Español | | English | | Italiano | 

Top 16 free JavaScript resources for intermediate users

A showcase of the best 16 free ebooks about Javascript for intermediate users

A showcase of the best 16 free ebooks about Javascript for intermediate users


 

If you have a backgound in programming and want to learn JavaScript or you want a good reference book then this list is for you.

We've put together a list of 16 of our favorite JavaScript free book to help save you time and energy along the way. If you know of other great resources, feel free to share them in the comments.

1. BUILDING BROWSER APPS WITH GOOGLE CHROME

Andy Sylvester

How to write standalone packaged applications for the Google Chrome browser using Javascript. The book will teach you how to build and test an application through a step by step process.

READ

2. ART OF NODE

Max Odgen

a free short e-book that teaches you the fundamentals of Node.js by Max Odgen, a popular Node supporter

READ

3. SMOOTH COFFEESCRIPT

E. Hoigaard

An introduction to CoffeeScript programming with an emphasis on clarity, abstraction and verification.

READ

4. JAVASCRIPT APPLICATIONS

Eric Elliott

Take your existing JavaScript skills to the next level and learn how to build complete web scale or enterprise applications that are easy to extend and maintain.

READ

5. SINGLE PAGE APPS IN DEPTH

Mikito Takada

This free book is the book I would have wanted when I started working with single page apps. It's not an API reference on a particular framework, rather, the focus is on discussing patterns, implementation choices and decent practices.

READ

6. DIVE INTO HTML 5

Mark Pilgrim

A community ebook to discover HTML5 best practices and experiment with Javascript.

READ

7. THE LITTLE BOOK ON COFFEESCRIPT

Alex MacCaw

This book is designed to help you learn CoffeeScript, understand best practices and start building awesome client side applications.

READ

8. DEVELOPING BACKBONE.JS APPLICATIONS

Addy Osmani

In this book we will explore MVC theory and how to build applications using Backbone's models, views, collections and routers.

READ

9. THE PAST, PRESENT, AND FUTURE OF JAVASCRIPT

Axel Rauschmayer

[NOTE : Free registration needed] Historical JavaScript milestones and an overview of ECMAScript.next, the next version of JavaScript.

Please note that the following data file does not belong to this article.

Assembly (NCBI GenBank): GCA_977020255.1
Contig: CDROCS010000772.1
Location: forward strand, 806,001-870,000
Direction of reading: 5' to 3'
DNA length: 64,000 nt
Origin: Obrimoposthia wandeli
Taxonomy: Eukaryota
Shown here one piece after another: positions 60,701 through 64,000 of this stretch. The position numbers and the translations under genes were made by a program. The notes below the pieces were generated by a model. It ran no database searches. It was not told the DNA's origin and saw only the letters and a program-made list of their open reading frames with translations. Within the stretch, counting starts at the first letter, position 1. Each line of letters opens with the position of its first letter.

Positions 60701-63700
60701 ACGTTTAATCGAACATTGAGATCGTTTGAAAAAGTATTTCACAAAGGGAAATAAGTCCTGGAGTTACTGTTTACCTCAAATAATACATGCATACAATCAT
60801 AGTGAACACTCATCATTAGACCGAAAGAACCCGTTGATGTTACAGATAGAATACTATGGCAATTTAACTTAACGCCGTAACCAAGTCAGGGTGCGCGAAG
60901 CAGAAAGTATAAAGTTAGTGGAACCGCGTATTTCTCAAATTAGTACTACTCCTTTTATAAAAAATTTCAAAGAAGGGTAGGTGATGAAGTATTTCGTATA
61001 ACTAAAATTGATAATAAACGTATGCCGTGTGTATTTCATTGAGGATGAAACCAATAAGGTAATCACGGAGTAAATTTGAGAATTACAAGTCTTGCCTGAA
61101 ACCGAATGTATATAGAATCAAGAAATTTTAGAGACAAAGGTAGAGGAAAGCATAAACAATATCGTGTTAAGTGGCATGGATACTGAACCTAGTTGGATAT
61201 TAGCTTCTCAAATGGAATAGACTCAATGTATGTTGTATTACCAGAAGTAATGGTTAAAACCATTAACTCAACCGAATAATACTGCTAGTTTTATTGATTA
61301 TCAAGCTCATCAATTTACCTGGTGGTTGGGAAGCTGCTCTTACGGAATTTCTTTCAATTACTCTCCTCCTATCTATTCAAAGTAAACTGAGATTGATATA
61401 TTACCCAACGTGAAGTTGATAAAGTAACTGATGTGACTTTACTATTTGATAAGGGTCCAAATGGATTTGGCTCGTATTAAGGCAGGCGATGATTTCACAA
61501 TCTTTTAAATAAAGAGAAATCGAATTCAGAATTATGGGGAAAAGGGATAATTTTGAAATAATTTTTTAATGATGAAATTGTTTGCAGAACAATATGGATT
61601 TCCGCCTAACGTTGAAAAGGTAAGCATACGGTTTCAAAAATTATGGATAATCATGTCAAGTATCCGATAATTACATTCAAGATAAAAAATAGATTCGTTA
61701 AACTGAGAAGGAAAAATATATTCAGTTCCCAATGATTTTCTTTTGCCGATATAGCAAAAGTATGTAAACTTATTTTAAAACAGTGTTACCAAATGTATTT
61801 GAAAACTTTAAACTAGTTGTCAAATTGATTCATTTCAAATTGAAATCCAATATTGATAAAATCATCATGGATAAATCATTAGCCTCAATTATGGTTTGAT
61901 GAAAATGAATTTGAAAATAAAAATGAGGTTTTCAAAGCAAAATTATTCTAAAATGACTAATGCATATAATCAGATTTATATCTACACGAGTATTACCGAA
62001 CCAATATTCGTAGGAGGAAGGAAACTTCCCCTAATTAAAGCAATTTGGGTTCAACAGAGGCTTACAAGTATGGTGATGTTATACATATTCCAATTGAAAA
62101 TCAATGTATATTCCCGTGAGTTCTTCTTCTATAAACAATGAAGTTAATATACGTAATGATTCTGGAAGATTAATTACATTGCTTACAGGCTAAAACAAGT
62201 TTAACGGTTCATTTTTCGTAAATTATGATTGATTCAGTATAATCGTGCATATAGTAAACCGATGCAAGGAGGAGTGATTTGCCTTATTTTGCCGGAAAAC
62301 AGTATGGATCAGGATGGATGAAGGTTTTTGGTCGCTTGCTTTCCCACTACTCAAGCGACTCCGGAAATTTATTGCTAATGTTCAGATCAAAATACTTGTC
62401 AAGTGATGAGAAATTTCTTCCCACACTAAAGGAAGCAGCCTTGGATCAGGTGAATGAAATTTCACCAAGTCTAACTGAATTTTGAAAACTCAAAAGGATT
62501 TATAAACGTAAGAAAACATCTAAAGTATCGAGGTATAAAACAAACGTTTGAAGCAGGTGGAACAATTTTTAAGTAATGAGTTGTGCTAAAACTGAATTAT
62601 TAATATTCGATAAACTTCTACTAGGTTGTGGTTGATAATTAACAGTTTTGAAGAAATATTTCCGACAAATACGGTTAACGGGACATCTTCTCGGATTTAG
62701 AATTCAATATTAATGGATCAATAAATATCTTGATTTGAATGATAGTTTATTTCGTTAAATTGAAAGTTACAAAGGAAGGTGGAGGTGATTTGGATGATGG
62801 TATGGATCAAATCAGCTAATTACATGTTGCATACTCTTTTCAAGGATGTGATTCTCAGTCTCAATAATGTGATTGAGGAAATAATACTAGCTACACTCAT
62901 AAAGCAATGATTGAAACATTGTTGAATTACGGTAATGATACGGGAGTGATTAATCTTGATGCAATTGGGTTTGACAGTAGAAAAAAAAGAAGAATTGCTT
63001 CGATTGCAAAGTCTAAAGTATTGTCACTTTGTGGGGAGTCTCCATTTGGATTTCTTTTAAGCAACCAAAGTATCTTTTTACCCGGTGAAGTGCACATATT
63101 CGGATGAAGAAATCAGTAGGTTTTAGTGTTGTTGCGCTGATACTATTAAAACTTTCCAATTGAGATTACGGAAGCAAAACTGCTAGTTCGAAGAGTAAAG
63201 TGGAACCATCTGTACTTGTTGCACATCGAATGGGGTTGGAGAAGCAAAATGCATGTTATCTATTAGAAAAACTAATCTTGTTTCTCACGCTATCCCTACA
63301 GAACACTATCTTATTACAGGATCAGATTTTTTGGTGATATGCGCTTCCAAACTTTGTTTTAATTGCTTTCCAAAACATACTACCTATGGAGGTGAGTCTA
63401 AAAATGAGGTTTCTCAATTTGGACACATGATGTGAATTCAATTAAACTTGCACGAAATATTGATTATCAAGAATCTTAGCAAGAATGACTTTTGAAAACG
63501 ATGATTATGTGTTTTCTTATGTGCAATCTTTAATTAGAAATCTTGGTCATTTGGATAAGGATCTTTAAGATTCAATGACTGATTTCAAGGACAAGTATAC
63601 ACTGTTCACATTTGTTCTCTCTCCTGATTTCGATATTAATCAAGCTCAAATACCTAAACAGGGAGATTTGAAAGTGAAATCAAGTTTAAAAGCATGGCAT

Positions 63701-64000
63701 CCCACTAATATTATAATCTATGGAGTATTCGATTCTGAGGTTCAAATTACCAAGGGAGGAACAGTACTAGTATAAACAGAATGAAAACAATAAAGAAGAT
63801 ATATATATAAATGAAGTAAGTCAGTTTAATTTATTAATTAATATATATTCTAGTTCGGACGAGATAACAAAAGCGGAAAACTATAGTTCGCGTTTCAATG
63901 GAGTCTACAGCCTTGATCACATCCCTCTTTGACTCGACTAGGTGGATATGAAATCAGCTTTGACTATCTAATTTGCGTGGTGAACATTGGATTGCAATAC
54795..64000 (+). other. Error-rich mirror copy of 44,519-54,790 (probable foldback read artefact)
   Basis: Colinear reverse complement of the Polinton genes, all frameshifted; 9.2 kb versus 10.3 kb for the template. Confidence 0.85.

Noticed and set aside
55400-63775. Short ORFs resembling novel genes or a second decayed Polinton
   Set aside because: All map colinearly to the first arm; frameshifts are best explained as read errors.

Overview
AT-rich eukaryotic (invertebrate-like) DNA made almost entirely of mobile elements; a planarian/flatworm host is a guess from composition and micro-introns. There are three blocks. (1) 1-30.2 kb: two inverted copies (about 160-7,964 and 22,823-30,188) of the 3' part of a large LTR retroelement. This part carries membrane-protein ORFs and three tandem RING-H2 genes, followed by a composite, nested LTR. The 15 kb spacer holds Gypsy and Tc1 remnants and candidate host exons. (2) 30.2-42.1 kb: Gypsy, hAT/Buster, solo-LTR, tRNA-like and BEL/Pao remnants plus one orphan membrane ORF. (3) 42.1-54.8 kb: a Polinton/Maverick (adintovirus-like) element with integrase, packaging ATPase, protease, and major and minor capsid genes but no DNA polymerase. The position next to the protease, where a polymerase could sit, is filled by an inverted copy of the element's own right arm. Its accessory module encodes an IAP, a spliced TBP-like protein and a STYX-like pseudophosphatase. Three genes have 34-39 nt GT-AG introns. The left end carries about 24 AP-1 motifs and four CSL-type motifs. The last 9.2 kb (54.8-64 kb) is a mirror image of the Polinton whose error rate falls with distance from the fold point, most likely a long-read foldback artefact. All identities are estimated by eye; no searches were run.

READ

10. TESTING WITH COFFEESCRIPT

Jack Franklin

[NOTE : Download needed]. You will be guided through the creation of a shopping cart system. You’ll learn about using and testing jQuery code, writing more idiomatic CoffeeScript and building a well thought out and structured, complex JavaScript application.

READ

11. JAVASCRIPT ENLIGHTENMENT

Cody Lindley

An accurate JavaScript worldview through an examination of native JavaScript objects and supporting nuances.

READ

12. KNOCKOUT.JS SUCCINCTLY

Ryan Hodson

Knockout.js Succinctly is intended for professional web developers who need to build dynamic, scalable user interfaces with minimal code. Author Ryan Hodson guides you through the essentials of the library, starting with a brief overview of Knockout and its data-oriented aspects, followed by a thorough examination of binding data to various HTML elements, and finally examples of accessing external data and combining Knockout with jQuery animation routines.

READ

13. JS THE RIGHT WAY

William Oliveira

An easy-to-read, quick reference for JS best practices, accepted coding standards, and links around the Web.

READ

14. NODE BEGINNER

Manuel Kiessling

The aim of the book is to get you started with developing applications with Node.js, teaching you everything you need to know about 'Advanced' JavaScript along the way.

READ

15. JQUERY SUCCINCTLY

Cody Lindley

jQuery Succinctly was written to express, in short-order, the concepts essential to and advanced jQuery development. Its purpose is to instill in you, the reader, practices that jQuery developers take as common knowledge. Each chapter contains concepts essential to becoming a seasoned jQuery developer.

READ

 

tags: javascript free ebooks script tutorial intermediate guides


comments powered by Disqus